Drug addiction is characterized by a compulsiveness to seek and take drugs. This compulsion is triggered by environmental cues that become conditioned with drug exposure. The regulation of drug seeking is imperative to the prevention of relapse. The simplest form of regulation is extinction, in which conditioned responding to a stimulus decreases when the reinforcer is omitted. Thus, in the case of addiction, drug seeking is reduced when conditioned cues are presented in the absence of the drug reward. Extinction learning reduces drug-seeking behavior through the formation of an inhibitory memory. It is generally accepted that extinction is new learning that, like other forms of learning, proceeds through acquisition, consolidation and retrieval phases. Studies performed previously by the applicant and others have demonstrated that the infralimbic region of the medial prefrontal cortex (IL-mPFC) plays a key role in the consolidation and retrieval of extinction using a fear conditioning paradigm. Consolidation of fear extinction requires NMDA-receptor activity in IL-mPFC, both during and after extinction. Whether IL-mPFC also regulates drug seeking behavior after extinction is only beginning to be deciphered. Recent work has implicated a role for IL-mPFC in extinction of drug seeking, but these studies focused on expression of extinction. Nothing is known about IL-mPFC plasticity or its role in extinction of drug seeking. The overall goal of this grant is to determine whether NMDA-receptor mediated plasticity in IL-mPFC is necessary for the consolidation of extinction of cocaine seeking.
In Aim 1, we will evaluate the contribution of IL-mPFC to consolidation of extinction of cocaine seeking, using pre-training and post-training infusions of a NMDA receptor antagonist during the first three days of extinction.
In Aim 2, we will evaluate the effect of extinction training on glutamatergic synaptic transmission in IL-mPFC pyramidal neurons. This will be done using whole cell patch-clamp recording in prefrontal slices of rats given extinction training, to measure the response of IL-mPFC neurons to stimulation by a nearby stimulating electrode. We will assess extinction-induced changes in AMPA-receptor- and NMDA-receptor- mediated responses (EPSCs) by comparing the responses of IL-mPFC neurons taken from rats that received either extinction training, no extinction, or were naive. Understanding the neural mechanisms of extinction could lead to new treatments to increase the effectiveness of extinction-based therapies for drug addiction.

Public Health Relevance

Perhaps more than any other field in learning and memory, extinction is directly applicable to the treatment of various clinical disorders, which arise when conditioned responses are pathologically over-expressed. This research will explore the glutamatergic mechanisms of consolidation of extinction learning as it pertains to drug seeking. Understanding the mechanisms by which the prefrontal cortex consolidates extinction of drug seeking could lead to the development of pharmacotherapies to increase the effectiveness of extinction-based therapies for treatment of addiction.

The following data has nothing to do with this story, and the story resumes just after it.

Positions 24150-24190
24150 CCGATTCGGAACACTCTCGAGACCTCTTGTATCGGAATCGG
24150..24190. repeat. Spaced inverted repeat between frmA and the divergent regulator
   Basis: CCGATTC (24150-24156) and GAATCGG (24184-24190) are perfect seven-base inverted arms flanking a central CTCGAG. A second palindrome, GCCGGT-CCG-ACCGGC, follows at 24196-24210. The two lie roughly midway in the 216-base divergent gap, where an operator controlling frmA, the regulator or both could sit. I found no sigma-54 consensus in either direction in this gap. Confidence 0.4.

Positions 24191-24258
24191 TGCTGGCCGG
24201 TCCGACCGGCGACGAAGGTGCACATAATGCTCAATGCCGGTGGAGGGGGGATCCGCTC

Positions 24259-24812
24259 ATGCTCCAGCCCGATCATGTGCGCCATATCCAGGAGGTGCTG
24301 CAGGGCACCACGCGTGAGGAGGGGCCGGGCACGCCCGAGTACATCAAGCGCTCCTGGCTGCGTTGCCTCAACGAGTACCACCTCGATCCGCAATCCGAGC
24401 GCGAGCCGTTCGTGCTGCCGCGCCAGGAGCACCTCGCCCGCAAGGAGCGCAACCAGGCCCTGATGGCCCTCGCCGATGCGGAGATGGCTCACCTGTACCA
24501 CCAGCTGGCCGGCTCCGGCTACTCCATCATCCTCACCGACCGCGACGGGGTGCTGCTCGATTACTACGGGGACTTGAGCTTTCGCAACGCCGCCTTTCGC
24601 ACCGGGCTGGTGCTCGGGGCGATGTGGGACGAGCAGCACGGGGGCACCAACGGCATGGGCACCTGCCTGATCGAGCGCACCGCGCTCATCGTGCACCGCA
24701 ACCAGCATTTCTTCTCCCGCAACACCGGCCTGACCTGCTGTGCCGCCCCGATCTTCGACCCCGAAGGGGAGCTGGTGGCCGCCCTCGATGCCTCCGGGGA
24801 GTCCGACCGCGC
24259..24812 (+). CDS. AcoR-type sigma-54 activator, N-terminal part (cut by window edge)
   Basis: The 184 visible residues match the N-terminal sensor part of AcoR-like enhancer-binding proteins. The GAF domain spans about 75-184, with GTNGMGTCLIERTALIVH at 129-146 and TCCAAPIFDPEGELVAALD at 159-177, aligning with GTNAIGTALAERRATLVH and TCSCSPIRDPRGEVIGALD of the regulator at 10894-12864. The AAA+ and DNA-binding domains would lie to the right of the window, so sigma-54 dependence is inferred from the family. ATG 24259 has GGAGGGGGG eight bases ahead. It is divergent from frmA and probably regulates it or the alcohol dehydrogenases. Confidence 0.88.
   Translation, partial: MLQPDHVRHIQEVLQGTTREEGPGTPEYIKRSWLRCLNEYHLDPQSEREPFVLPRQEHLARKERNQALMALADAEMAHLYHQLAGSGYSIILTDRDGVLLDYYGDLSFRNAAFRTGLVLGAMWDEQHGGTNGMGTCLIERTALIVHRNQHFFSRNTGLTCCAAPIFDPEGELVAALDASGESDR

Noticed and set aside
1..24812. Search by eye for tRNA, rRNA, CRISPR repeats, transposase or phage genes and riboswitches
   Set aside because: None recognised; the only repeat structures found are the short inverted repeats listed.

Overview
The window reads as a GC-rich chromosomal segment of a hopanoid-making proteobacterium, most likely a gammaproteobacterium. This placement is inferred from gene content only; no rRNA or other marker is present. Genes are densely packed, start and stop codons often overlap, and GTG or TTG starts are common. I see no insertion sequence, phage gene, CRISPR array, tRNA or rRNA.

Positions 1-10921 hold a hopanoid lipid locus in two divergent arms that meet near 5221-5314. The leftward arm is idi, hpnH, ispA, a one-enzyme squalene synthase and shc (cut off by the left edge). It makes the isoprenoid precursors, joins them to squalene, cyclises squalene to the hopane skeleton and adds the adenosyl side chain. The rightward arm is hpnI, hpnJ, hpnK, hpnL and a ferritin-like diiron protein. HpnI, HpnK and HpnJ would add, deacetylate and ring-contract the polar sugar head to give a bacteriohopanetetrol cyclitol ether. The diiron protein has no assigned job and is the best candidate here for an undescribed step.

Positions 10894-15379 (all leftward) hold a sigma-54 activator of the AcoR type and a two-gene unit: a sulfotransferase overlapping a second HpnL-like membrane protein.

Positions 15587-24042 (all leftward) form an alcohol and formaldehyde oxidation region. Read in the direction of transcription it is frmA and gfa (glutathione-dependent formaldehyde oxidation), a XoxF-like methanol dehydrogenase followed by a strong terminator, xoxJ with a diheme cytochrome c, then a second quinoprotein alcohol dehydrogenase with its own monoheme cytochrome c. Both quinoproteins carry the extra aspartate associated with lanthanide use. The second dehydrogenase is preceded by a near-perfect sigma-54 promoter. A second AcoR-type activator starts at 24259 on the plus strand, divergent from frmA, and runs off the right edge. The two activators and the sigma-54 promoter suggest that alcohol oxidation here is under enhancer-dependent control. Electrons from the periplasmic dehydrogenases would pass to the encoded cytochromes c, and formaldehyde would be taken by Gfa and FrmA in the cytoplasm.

Agency
National Institute of Health (NIH)
Institute
National Institute on Drug Abuse (NIDA)
Type
Small Research Grants (R03)
Project #
1R03DA027870-01
Application #
7771859
Study Section
Special Emphasis Panel (ZDA1-GXM-A (04))
Program Officer
Sorensen, Roger
Project Start
2010-04-01
Project End
2012-03-31
Budget Start
2010-04-01
Budget End
2012-03-31
Support Year
1
Fiscal Year
2010
Total Cost
$73,850
Indirect Cost
Name
University of Wisconsin Milwaukee
Department
Psychology
Type
Schools of Arts and Sciences
DUNS #
627906399
City
Milwaukee
State
WI
Country
United States
Zip Code
53201
Hafenbreidel, Madalyn; Rafa Todd, Carolynn; Mueller, Devin (2017) Infralimbic GluN2A-Containing NMDA Receptors Modulate Reconsolidation of Cocaine Self-Administration Memory. Neuropsychopharmacology 42:1113-1125
Otis, James M; Fitzgerald, Michael K; Mueller, Devin (2014) Infralimbic BDNF/TrkB enhancement of GluN2B currents facilitates extinction of a cocaine-conditioned place preference. J Neurosci 34:6057-64
Otis, James M; Fitzgerald, Michael K; Mueller, Devin (2014) Inhibition of hippocampal ?-adrenergic receptors impairs retrieval but not reconsolidation of cocaine-associated memory and prevents subsequent reinstatement. Neuropsychopharmacology 39:303-10
Hafenbreidel, Madalyn; Rafa Todd, Carolynn; Twining, Robert C et al. (2014) Bidirectional effects of inhibiting or potentiating NMDA receptors on extinction after cocaine self-administration in rats. Psychopharmacology (Berl) 231:4585-94
Otis, James M; Dashew, Kidane B; Mueller, Devin (2013) Neurobiological dissociation of retrieval and reconsolidation of cocaine-associated memory. J Neurosci 33:1271-81a
Twining, Robert C; Tuscher, Jennifer J; Doncheck, Elizabeth M et al. (2013) 17?-estradiol is necessary for extinction of cocaine seeking in female rats. Learn Mem 20:300-6
Otis, James M; Mueller, Devin (2011) Inhibition of ?-adrenergic receptors induces a persistent deficit in retrieval of a cocaine-associated memory providing protection against reinstatement. Neuropsychopharmacology 36:1912-20